The study, newly published in the journal of Neurobiology of Learning and Memory, finds that running mitigates the negative impacts chronic stress has on the hippocampus, the part of the brain responsible for learning and memory.
"Exercise is a simple and cost-effective way to eliminate the negative impacts on memory of chronic stress," said study lead author Jeff Edwards, associate professor of physiology and developmental biology at BYU.
Hippocampus - Memory - Formation - Occur - Synapses
Inside the hippocampus, memory formation and recall occur optimally when the synapses or connections between neurons are strengthened over time. That process of synaptic strengthening is called long-term potentiation (LTP). Chronic or prolonged stress weakens the synapses, which decreases LTP and ultimately impacts memory. Edwards' study found that when exercise co-occurs with stress, LTP levels are not decreased, but remain normal.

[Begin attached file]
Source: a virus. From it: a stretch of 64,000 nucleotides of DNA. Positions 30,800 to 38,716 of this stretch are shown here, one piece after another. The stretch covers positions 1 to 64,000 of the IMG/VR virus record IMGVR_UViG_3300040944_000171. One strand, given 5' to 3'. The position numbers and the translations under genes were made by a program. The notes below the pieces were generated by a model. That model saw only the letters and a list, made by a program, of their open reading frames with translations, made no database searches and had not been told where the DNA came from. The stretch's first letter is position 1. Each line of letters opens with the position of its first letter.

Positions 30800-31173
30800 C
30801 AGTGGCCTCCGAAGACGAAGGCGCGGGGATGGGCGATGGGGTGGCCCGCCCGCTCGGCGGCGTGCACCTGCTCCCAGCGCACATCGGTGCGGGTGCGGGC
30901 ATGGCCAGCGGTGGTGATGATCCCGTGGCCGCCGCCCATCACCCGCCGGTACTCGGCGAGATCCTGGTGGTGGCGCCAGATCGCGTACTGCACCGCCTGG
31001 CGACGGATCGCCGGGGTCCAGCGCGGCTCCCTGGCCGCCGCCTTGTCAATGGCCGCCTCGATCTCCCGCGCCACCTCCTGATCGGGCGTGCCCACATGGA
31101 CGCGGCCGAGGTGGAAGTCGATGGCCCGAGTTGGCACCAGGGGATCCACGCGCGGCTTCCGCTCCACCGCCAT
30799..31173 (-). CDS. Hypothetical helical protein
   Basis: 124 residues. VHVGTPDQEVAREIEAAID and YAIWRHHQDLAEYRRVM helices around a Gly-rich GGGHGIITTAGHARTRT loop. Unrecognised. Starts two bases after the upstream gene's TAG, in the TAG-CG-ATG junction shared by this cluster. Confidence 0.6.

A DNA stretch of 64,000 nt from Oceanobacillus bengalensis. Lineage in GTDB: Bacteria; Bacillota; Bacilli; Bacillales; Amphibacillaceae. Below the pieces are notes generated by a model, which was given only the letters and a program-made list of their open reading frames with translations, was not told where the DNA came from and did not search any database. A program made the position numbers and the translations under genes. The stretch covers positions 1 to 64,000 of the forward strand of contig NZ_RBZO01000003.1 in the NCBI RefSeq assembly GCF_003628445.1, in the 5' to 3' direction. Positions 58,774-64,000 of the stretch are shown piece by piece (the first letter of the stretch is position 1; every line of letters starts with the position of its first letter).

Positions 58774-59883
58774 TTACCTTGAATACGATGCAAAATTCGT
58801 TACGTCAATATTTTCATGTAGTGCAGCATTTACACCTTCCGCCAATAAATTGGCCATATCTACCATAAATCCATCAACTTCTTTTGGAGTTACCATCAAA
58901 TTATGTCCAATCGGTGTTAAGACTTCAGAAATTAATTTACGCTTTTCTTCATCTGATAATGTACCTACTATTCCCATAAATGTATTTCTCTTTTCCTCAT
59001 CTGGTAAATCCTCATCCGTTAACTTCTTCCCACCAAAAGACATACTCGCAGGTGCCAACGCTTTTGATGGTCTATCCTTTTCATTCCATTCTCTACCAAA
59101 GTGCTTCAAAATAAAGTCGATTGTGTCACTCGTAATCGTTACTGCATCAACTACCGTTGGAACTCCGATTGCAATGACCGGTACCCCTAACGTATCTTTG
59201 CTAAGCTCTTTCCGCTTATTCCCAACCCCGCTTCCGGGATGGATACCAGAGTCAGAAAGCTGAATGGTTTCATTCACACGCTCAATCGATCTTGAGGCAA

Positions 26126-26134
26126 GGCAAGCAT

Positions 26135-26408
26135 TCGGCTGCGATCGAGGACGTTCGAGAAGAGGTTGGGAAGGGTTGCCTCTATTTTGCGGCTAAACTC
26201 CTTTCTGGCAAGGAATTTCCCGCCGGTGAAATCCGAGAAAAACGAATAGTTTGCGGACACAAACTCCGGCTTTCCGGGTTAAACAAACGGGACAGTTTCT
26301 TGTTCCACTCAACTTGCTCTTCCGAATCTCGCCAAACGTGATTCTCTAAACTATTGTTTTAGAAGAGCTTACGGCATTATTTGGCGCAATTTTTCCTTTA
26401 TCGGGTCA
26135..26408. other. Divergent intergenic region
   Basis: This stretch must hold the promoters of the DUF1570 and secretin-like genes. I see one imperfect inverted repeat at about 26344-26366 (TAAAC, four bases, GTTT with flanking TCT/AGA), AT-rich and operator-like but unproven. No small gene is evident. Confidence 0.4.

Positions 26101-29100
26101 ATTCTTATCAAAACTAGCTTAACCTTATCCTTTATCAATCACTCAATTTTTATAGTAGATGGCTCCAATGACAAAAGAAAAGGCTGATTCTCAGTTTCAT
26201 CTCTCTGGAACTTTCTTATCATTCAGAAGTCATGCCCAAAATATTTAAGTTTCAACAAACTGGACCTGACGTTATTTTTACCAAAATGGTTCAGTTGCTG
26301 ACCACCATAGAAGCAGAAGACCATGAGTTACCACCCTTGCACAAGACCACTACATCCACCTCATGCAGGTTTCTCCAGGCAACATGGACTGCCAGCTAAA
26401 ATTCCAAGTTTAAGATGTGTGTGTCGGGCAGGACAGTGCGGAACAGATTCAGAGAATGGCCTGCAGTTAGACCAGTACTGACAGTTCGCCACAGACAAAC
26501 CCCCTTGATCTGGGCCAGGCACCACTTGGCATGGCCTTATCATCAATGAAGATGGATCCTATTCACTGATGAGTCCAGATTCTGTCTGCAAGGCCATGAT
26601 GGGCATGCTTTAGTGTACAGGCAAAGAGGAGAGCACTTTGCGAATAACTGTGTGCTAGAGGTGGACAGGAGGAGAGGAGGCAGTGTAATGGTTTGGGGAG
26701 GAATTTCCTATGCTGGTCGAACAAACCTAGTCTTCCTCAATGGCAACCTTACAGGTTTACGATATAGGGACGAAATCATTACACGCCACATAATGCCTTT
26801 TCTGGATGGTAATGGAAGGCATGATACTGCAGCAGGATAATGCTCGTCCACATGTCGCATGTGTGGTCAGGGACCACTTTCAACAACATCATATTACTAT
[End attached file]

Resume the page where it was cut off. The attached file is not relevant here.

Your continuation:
To learn this, Edwards carried out experiments with mice. One group of mice used running wheels over a 4-week period (averaging 5 km ran per day) while another set of mice was left sedentary. Half of each group was then exposed to stress-inducing situations, such...
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